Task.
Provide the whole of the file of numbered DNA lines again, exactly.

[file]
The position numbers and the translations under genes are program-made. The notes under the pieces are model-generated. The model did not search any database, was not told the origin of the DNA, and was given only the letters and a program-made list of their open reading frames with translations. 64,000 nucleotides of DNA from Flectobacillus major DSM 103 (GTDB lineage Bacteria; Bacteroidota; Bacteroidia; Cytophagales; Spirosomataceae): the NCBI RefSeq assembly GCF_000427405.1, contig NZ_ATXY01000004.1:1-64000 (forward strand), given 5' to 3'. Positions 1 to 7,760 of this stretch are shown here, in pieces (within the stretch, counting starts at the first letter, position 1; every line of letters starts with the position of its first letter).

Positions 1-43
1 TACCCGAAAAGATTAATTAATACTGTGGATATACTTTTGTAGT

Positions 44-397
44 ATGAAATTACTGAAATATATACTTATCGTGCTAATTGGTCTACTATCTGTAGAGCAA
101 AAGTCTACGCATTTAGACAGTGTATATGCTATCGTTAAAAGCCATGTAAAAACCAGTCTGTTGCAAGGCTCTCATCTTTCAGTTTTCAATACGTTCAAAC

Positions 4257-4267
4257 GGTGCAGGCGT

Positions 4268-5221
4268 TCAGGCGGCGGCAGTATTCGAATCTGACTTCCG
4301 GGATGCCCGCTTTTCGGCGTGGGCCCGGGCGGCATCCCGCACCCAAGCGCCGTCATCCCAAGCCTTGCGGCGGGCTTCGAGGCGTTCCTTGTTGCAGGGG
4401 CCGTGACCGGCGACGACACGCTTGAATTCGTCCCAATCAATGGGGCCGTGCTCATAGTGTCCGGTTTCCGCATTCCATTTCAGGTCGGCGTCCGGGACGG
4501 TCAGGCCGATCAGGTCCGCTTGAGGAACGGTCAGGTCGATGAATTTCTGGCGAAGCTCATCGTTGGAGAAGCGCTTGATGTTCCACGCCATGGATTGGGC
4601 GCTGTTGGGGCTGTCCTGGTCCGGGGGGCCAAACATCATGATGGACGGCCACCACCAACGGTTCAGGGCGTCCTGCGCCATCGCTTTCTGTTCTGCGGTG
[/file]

The position numbers and the translations under genes are program-made. The notes under the pieces are model-generated. The model did not search any database, was not told the origin of the DNA, and was given only the letters and a program-made list of their open reading frames with translations. 64,000 nucleotides of DNA from Flectobacillus major DSM 103 (GTDB lineage Bacteria; Bacteroidota; Bacteroidia; Cytophagales; Spirosomataceae): the NCBI RefSeq assembly GCF_000427405.1, contig NZ_ATXY01000004.1:1-64000 (forward strand), given 5' to 3'. Positions 1 to 7,760 of this stretch are shown here, in pieces (within the stretch, counting starts at the first letter, position 1; every line of letters starts with the position of its first letter).

Positions 1-43
1 TACCCGAAAAGATTAATTAATACTGTGGATATACTTTTGTAGT

Positions 44-397
44 ATGAAATTACTGAAATATATACTTATCGTGCTAATTGGTCTACTATCTGTAGAGCAA
101 AAGTCTACGCATTTAGACAGTGTATATGCTATCGTTAAAAGCCATGTAAAAACCAGTCTGTTGCAAGGCTCTCATCTTTCAGTTTTCAATACGTTCAAAC

Positions 4257-4267
4257 GGTGCAGGCGT

Positions 4268-5221
4268 TCAGGCGGCGGCAGTATTCGAATCTGACTTCCG
4301 GGATGCCCGCTTTTCGGCGTGGGCCCGGGCGGCATCCCGCACCCAAGCGCCGTCATCCCAAGCCTTGCGGCGGGCTTCGAGGCGTTCCTTGTTGCAGGGG
4401 CCGTGACCGGCGACGACACGCTTGAATTCGTCCCAATCAATGGGGCCGTGCTCATAGTGTCCGGTTTCCGCATTCCATTTCAGGTCGGCGTCCGGGACGG
4501 TCAGGCCGATCAGGTCCGCTTGAGGAACGGTCAGGTCGATGAATTTCTGGCGAAGCTCATCGTTGGAGAAGCGCTTGATGTTCCACGCCATGGATTGGGC
4601 GCTGTTGGGGCTGTCCTGGTCCGGGGGGCCAAACATCATGATGGACGGCCACCACCAACGGTTCAGGGCGTCCTGCGCCATCGCTTTCTGTTCTGCGGTG